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      The Laminin α Chains: Expression, Developmental Transitions, and Chromosomal Locations of α1-5, Identification of Heterotrimeric Laminins 8–11, and Cloning of a Novel α3 Isoform

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          Abstract

          Laminin trimers composed of α, β, and γ chains are major components of basal laminae (BLs) throughout the body. To date, three α chains (α1–3) have been shown to assemble into at least seven heterotrimers (called laminins 1–7). Genes encoding two additional α chains (α4 and α5) have been cloned, but little is known about their expression, and their protein products have not been identified. Here we generated antisera to recombinant α4 and α5 and used them to identify authentic proteins in tissue extracts. Immunoprecipitation and immunoblotting showed that α4 and α5 assemble into four novel laminin heterotrimers (laminins 8–11: α4β1γ1, α4β2γ1, α5β1γ1, and α5β2γ1, respectively). Using a panel of nucleotide and antibody probes, we surveyed the expression of α1-5 in murine tissues. All five chains were expressed in both embryos and adults, but each was distributed in a distinct pattern at both RNA and protein levels. Overall, α4 and α5 exhibited the broadest patterns of expression, while expression of α1 was the most restricted. Immunohistochemical analysis of kidney, lung, and heart showed that the α chains were confined to extracellular matrix and, with few exceptions, to BLs. All developing and adult BLs examined contained at least one α chain, all α chains were present in multiple BLs, and some BLs contained two or three α chains. Detailed analysis of developing kidney revealed that some individual BLs, including those of the tubule and glomerulus, changed in laminin chain composition as they matured, expressing up to three different α chains and two different β chains in an elaborate and dynamic progression. Interspecific backcross mapping of the five α chain genes revealed that they are distributed on four mouse chromosomes. Finally, we identified a novel full-length α3 isoform encoded by the Lama3 gene, which was previously believed to encode only truncated chains. Together, these results reveal remarkable diversity in BL composition and complexity in BL development.

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          Single-step method of RNA isolation by acid guanidinium thiocyanate-phenol-chloroform extraction.

          A new method of total RNA isolation by a single extraction with an acid guanidinium thiocyanate-phenol-chloroform mixture is described. The method provides a pure preparation of undegraded RNA in high yield and can be completed within 4 h. It is particularly useful for processing large numbers of samples and for isolation of RNA from minute quantities of cells or tissue samples.
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            Integrins and signal transduction pathways: the road taken.

            Adhesive interactions play critical roles in directing the migration, proliferation, and differentiation of cells; aberrations in such interactions can lead to pathological disorders. These adhesive interactions, mediated by cell surface receptors that bind to ligands on adjacent cells or in the extracellular matrix, also regulate intracellular signal transduction pathways that control adhesion-induced changes in cell physiology. Though the extracellular molecular interactions involving many adhesion receptors have been well characterized, the adhesion-dependent intracellular signaling events that regulate these physiological alterations have only begun to be elucidated. This article will focus on recent advances in our understanding of intracellular signal transduction pathways regulated by the integrin family of adhesion receptors.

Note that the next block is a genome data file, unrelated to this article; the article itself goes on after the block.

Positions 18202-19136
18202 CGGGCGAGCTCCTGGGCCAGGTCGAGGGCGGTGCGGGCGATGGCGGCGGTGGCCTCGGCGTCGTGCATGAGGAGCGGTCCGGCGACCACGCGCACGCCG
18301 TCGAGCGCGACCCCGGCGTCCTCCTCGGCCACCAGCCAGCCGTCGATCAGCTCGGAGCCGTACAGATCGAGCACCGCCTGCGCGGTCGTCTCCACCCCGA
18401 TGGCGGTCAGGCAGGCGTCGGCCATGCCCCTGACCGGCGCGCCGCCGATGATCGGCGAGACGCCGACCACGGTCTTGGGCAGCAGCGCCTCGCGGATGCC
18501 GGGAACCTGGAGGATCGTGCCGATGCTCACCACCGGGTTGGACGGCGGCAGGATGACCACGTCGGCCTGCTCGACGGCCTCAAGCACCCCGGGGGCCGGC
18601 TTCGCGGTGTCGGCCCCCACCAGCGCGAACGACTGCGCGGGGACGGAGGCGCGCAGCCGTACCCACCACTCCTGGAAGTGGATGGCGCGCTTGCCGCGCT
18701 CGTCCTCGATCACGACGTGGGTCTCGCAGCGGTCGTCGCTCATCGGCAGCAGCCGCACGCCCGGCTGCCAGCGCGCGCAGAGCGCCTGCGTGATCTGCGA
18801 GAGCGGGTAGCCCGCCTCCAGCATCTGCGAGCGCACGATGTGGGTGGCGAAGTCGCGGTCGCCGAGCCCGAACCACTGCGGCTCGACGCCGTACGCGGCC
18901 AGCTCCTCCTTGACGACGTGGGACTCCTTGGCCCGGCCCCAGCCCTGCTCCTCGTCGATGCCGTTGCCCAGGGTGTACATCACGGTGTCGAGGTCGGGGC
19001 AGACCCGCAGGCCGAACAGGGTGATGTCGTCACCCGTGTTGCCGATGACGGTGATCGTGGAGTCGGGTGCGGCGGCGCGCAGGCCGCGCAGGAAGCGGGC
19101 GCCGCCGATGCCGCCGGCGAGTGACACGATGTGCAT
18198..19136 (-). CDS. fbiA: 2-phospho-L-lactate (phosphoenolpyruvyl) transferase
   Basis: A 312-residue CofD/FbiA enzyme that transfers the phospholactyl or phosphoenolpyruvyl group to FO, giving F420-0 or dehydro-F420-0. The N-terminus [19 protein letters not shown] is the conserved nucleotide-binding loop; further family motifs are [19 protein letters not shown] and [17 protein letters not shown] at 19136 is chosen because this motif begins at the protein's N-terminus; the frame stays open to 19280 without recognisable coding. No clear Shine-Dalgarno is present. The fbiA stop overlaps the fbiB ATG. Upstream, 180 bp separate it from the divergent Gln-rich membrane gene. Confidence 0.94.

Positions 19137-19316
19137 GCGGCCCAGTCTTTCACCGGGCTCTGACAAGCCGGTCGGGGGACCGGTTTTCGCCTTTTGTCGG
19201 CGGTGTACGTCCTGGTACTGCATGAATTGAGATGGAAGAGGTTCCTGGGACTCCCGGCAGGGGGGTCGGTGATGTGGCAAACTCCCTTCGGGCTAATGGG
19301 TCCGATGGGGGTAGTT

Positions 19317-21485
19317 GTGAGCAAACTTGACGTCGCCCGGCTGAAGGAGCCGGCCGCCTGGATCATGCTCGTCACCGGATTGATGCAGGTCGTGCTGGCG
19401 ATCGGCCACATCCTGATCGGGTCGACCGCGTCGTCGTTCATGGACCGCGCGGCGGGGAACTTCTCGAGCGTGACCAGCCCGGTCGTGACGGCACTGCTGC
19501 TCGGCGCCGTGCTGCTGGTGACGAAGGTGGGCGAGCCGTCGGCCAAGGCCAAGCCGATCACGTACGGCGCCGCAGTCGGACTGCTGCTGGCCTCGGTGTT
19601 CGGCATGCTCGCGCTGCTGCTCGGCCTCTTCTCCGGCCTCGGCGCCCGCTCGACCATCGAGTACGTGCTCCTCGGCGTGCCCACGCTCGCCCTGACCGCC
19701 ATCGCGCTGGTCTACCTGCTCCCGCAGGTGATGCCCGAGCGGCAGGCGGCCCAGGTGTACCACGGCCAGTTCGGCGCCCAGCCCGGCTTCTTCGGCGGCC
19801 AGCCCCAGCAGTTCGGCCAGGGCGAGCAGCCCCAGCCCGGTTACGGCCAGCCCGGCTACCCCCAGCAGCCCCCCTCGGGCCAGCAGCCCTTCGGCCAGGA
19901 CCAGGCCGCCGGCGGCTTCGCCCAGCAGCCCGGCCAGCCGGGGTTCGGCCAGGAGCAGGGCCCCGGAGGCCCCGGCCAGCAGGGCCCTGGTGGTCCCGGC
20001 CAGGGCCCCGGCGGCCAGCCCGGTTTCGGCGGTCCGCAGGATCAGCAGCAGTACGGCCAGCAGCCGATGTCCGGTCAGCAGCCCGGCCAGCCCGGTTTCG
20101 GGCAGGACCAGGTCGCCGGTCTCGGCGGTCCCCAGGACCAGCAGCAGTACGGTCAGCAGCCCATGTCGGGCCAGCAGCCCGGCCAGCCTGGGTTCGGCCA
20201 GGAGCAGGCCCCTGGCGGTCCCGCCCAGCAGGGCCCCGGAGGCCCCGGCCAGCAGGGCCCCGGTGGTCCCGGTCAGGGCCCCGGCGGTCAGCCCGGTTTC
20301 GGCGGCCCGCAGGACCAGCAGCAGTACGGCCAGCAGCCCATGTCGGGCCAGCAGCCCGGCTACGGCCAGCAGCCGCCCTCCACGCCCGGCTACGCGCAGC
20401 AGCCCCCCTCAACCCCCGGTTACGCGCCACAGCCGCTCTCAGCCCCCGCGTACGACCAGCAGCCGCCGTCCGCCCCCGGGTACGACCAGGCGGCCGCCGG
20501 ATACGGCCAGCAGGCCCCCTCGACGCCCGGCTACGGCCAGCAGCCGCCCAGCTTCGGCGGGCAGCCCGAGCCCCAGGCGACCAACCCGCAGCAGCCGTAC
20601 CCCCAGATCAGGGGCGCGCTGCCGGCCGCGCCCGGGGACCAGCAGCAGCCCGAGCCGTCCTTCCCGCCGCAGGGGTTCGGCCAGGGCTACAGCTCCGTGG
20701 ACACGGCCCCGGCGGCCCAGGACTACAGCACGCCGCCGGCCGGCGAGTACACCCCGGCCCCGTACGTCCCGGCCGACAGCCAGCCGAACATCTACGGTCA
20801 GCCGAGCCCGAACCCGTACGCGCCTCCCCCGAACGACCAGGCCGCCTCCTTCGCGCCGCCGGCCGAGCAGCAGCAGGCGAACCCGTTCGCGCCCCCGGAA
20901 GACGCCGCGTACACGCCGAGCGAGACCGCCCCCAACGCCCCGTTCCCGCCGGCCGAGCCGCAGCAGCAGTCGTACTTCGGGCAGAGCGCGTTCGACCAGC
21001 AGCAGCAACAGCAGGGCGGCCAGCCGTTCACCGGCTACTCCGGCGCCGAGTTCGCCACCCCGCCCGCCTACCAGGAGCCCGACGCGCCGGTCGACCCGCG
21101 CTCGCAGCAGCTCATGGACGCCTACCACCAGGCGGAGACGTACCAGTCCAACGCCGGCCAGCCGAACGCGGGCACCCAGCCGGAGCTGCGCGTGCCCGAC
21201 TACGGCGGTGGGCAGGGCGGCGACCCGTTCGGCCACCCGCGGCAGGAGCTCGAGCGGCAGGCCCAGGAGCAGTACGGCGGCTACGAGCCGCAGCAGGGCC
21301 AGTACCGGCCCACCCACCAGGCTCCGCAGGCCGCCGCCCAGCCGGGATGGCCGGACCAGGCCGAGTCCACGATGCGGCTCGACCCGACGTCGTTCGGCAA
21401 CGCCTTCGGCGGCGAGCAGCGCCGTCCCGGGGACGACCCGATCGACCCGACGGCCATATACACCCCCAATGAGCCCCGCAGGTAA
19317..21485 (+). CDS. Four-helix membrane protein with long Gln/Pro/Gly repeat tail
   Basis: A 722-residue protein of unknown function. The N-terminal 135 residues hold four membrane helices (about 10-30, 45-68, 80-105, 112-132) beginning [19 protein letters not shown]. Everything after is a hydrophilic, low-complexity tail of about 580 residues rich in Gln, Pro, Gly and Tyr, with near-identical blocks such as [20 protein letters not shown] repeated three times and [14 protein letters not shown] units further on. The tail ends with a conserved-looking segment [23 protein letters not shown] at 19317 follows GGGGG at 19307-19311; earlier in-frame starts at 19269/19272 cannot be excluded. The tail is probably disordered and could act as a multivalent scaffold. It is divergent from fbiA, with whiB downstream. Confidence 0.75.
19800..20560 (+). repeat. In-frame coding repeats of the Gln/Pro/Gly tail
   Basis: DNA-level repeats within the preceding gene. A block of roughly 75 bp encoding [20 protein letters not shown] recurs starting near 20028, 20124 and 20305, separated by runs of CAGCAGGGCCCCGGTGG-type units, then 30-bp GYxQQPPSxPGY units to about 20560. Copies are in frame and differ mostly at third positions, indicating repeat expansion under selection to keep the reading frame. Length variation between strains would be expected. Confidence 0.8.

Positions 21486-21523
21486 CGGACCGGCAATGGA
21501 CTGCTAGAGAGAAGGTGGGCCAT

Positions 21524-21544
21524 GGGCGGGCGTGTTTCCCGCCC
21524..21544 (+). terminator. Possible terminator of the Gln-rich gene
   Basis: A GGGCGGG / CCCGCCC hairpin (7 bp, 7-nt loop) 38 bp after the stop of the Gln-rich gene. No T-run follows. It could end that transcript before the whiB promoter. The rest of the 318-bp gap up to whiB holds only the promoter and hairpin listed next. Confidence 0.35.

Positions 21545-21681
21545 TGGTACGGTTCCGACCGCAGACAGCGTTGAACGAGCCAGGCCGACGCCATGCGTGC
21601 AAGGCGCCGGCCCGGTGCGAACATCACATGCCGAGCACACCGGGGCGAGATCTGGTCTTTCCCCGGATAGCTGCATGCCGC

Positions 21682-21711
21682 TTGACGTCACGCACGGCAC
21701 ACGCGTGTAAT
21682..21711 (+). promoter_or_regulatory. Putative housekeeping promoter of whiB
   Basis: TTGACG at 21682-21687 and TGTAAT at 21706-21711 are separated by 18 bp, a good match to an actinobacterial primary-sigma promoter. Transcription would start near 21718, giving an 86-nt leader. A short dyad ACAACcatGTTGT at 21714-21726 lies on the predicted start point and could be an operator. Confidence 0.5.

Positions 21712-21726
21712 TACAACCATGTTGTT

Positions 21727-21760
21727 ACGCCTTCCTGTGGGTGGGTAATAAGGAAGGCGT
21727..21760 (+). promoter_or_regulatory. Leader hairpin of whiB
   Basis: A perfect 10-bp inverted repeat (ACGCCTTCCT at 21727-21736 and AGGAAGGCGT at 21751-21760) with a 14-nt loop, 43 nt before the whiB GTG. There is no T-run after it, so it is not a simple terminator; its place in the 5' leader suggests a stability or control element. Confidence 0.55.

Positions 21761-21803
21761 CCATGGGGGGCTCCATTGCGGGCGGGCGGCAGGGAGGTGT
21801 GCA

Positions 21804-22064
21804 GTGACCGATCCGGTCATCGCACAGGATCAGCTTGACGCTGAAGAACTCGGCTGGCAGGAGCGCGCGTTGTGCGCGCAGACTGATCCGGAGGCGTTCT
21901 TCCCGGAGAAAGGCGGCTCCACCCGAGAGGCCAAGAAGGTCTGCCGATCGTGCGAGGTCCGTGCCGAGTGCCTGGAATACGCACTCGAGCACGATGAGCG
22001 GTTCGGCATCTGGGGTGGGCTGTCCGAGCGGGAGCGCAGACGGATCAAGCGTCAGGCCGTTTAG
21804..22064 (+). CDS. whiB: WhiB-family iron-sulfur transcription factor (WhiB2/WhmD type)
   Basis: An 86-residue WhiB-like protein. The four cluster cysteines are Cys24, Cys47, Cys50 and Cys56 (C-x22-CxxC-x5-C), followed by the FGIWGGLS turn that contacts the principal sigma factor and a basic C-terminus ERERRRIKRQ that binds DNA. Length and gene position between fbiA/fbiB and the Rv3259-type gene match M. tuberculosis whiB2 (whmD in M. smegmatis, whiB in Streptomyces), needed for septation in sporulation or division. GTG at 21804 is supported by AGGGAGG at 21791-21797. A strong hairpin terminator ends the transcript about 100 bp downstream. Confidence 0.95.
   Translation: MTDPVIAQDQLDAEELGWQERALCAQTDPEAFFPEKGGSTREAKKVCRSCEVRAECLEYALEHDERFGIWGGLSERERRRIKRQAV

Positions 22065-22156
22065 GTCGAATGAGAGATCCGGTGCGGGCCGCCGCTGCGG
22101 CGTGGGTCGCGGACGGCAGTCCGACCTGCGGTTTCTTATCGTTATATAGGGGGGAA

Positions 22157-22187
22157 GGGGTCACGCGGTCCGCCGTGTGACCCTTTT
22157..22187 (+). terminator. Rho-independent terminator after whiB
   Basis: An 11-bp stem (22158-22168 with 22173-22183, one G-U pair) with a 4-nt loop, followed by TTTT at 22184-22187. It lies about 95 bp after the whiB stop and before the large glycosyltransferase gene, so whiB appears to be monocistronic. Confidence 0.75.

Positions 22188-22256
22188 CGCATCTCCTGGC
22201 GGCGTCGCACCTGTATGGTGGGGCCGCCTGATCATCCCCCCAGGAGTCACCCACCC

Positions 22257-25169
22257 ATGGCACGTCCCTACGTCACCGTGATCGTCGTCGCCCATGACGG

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              The human mutator gene homolog MSH2 and its association with hereditary nonpolyposis colon cancer.

              We have identified a human homolog of the bacterial MutS and S. cerevisiae MSH proteins, called hMSH2. Expression of hMSH2 in E. coli causes a dominant mutator phenotype, suggesting that hMSH2, like other divergent MutS homologs, interferes with the normal bacterial mismatch repair pathway. hMSH2 maps to human chromosome 2p22-21 near a locus implicated in hereditary nonpolyposis colon cancer (HNPCC). A T to C transition mutation has been detected in the -6 position of a splice acceptor site in sporadic colon tumors and in affected individuals of two small HNPCC kindreds. These data and reports indicating that S. cerevisiae msh2 mutations cause an instability of dinucleotide repeats like those associated with HNPCC suggest that hMSH2 is the HNPCC gene.
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                Author and article information

                Journal
                J Cell Biol
                The Journal of Cell Biology
                The Rockefeller University Press
                0021-9525
                1540-8140
                5 May 1997
                : 137
                : 3
                : 685-701
                Affiliations
                [* ]Department of Anatomy and Neurobiology, []Department of Internal Medicine (Renal Division), [§ ]Department of Neurology, Washington University School of Medicine, St. Louis, Missouri, 63110; and []Mammalian Genetics Laboratory, ABL-Basic Research Program, National Cancer Institute-Frederick Cancer Research and Development Center, Frederick, Maryland 21702
                Article
                2139892
                9151674
                Categories
                Article

                Cell biology

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